I don’t quite agree with the exhibition title that calls ‘looking for Ninas’ “a “national insanity.” Donald Trump has a lock on that. But apparently that was how the late great caricaturist/arts journalist Al Hirschfeld, whose charming shtick of inserting his daughter’s name into his cartoons in the Sunday New York Times Arts & Leisure section, wryly referred to it.
It was, for me, nutty, sure, but sane. It belonged to a more genteel time in my life in which Sunday mornings with newspaper & coffee would languidly stretch into an afternoon interrupted only by going to a four p.m. movie.
“A National Insanity: 75 years of Looking For NINA” is an online exhibition that surveys Hirschfeld’s drawings in which he embedded the name of his daughter, NINA, in near chicken-scratch, in “folds of sleeves, tousled hairdos, eyebrows, wrinkles, backgrounds, shoelaces.” The Line King would then insert a clue, a number next to his signature, indicating how many NINAs were burnished into the caricature. Counting NINAs was such a fun first stop of reading the paper!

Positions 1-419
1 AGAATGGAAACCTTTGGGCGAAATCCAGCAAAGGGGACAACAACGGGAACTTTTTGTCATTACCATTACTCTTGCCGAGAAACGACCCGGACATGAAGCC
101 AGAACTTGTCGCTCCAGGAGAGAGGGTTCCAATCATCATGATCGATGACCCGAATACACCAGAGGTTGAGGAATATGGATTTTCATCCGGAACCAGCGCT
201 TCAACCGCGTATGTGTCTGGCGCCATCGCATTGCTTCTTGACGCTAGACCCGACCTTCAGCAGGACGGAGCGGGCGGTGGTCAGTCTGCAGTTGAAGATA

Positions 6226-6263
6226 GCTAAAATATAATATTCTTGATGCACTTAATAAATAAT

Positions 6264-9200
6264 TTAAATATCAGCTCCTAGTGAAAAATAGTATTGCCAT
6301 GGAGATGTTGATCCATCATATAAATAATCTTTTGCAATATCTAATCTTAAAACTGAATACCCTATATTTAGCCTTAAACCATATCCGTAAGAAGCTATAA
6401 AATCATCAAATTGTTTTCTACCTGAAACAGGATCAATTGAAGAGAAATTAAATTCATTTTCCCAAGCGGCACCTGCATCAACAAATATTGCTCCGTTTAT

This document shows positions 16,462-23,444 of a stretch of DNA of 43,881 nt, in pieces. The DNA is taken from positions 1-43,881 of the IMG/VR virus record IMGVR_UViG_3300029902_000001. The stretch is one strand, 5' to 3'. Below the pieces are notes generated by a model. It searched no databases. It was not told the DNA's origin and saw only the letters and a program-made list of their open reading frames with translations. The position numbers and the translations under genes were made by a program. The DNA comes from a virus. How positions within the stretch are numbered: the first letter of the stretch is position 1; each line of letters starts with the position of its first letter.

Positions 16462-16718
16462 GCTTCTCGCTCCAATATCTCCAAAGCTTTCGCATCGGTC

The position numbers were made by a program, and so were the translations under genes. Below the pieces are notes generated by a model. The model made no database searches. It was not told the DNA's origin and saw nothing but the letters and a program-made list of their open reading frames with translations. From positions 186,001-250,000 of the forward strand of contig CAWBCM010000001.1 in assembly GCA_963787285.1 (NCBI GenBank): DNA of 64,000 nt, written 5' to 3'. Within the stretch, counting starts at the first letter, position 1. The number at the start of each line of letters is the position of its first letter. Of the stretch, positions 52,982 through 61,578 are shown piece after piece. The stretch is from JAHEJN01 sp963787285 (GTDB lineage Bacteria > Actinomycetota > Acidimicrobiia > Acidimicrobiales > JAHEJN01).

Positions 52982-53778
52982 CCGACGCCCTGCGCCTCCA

A National Insanity: 75 Years of Looking For NINA | Al Hirshfeld Foundation | free on line now